As a college football fan, I don't care much about the NFL. If anything, I dislike it, as one of our local news channels is now running Green Bay Packer reports 365 days per year, thus forcing me to try to remember which channel that is so I can avoid it. Despite things like this, however, I've always admired the NFL's business model and business acumen (including its recent settlement of the concussion litigation on terms so favorable that the deal was rejected by a judge as being unfair). But my admiration of the NFL is waning. Why?
Thursday, January 23, 2014
I am pleased to introduce Legal Watchdog readers to The Irreverent Lawyer—a gun-slinging civil attorney out west who brilliantly criticizes, among other things, mandatory state bar associations and continuing legal education (CLE) requirements. (And he does it with wonderfully illustrated posts.) Now, I always knew that, notwithstanding my state bar’s hyper-positive spin, I wasn’t getting anything for my nearly-$500 check that I sign every year. And I always knew that after taking most CLEs I was frustrated and drained of money, time, and energy. But I was never angry about any of this until I started reading some of his posts.
Tuesday, January 14, 2014
Knightly (pictured) takes a break from his legal research to welcome Professor Cathy Ritterbusch's students to The Legal Watchdog. Cathy's class, Criminal Law & Procedure in the paralegal program, will be splitting time between substantive criminal law and criminal procedure. After the jump are some recommended posts to get the ball rolling. The posts are organized by substantive law and procedural law, although in practice, the two areas often overlap and are difficult to separate. In any case, enjoy!
Thursday, January 9, 2014
I’m kind of torn on the so-called student-athlete. On the one hand, I like to joke about the title — for the most part, we all know that they’re athletes and not really students, right? But on the other hand, the student-athlete probably isn’t much worse than the typical student at many schools. (It’s just that non-athlete students aren’t thrust in front of the camera every Saturday afternoon after the game, so we don’t get to see and hear them.) And then, when I saw an article about what some kids are able to study in order to earn a degree, I started to appreciate the student-athlete even more.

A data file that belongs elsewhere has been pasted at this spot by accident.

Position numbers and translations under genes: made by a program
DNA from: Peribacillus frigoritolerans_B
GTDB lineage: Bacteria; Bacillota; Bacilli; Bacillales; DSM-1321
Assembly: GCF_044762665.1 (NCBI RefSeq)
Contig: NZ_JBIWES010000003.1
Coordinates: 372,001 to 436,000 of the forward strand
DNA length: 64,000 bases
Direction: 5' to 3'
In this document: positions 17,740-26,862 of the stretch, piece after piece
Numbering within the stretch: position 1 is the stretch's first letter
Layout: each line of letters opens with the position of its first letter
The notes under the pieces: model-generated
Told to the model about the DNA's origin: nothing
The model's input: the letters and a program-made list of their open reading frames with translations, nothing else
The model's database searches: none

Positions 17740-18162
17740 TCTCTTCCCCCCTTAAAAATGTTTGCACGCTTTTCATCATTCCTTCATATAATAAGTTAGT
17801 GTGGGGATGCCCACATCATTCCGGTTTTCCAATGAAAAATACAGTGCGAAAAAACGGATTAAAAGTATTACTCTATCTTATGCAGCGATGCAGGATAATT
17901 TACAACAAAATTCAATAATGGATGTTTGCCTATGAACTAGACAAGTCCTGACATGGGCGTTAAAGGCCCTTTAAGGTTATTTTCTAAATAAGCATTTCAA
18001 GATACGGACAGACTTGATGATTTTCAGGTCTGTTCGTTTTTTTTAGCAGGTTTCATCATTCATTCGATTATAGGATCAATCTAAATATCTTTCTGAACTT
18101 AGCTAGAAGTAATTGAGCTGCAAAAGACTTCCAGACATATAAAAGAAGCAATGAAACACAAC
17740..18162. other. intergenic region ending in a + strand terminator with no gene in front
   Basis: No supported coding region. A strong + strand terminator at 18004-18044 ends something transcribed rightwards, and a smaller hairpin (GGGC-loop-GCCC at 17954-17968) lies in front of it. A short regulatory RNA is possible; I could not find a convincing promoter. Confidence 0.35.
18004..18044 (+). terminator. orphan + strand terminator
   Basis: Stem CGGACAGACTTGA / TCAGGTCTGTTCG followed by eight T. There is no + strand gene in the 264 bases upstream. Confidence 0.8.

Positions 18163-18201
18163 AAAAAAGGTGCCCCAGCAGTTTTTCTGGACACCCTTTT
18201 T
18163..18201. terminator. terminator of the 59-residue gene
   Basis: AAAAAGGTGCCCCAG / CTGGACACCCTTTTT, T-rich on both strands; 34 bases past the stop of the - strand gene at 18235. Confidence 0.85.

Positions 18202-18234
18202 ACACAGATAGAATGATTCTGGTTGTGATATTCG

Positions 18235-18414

Tuesday, January 7, 2014
JP Morgan Chase just agreed to pay another $1.7 billion to the government as part of a criminal settlement agreement. So what was Chase’s alleged crime this time around? The government alleges Chase violated the Bank Secrecy Act by failing to file a “suspicious activity report” for certain “suspicious transactions” in Bernie Madoff’s bank account. (Source: WSJ.) I find this absolutely hilarious, given that the Securities and Exchange Commission (SEC) did absolutely nothing to stop Madoff, even though a Wall Street Analyst named Harry Markopolos did all of the SEC’s work for it, mathematically proved that Madoff was running a ponzi scheme, notified the SEC repeatedly in writing, and begged the SEC to put a stop Madoff’s then ongoing crimes.
Sunday, January 5, 2014
blocked a last second field goal attempt by Arkansas State to win the GoDaddy.com Bowl, the
Arkansas State Coach attributed the win to his personal god: “god answers
prayers,” he said, when interviewed by the sideline reporter. This kind of thinking is deeply flawed, very
upsetting, and even potentially dangerous.
First, coach, even if your personal god takes an interest in college football, I can assure you that he/she/it was not watching the GoDaddy.com Bowl. (I barely watched it, and I probably have less on my plate than a god would.) Second, and more to the point, how did you get so arrogant that you believe god would choose your people over the fine men of
? Are they somehow less worthy or less deserving
of his/her/its love and rewards? Ball State
The problem, of course, begins with “faith,” i.e., the belief in things without evidence or reason. The
coach, like so many of us, has been taught from a very young age that faith is good
and should be respected. And once
we accept that as our starting point, then any claim that is made in the name
of faith is as valid as any other. The
results range from the incredibly harmful and even deadly (e.g.,
religious wars or religiously-motivated terrorist attacks) to the usually harmless but ridiculous (e.g., the belief that god put
someone’s cancer into remission, or spared a person from some type of harm, or
intervened in a college football game). Arkansas State
The solution, of course, is simple. As the late, great one argued, faith, in all contexts, should be questioned, challenged, and criticized. It should not be rewarded, praised, or encouraged.
I loved the pre-BCS college bowl system because, unlike the NCAA tournament in college basketball, half of the teams in college football went home winners. And, I hate to have to admit it, but I also liked the BCS system. First, the BCS essentially preserved the bowl system that I loved; second, the BCS typically didn’t screw up my beloved Big 10 – Pac 12 matchup in the historic Rose Bowl; and third, the BCS’s four-decimal place faux accuracy that it used to decide the national championship matchup and other bowl matchups gave me something to ridicule.
Wednesday, January 1, 2014
According to this story, a 17-year old girl was driving drunk and killed herself, and now two of her friends are charged with misdemeanor crimes for letting her drive when they knew she was intoxicated. It’s rare to get two issues in one news story. Here they are: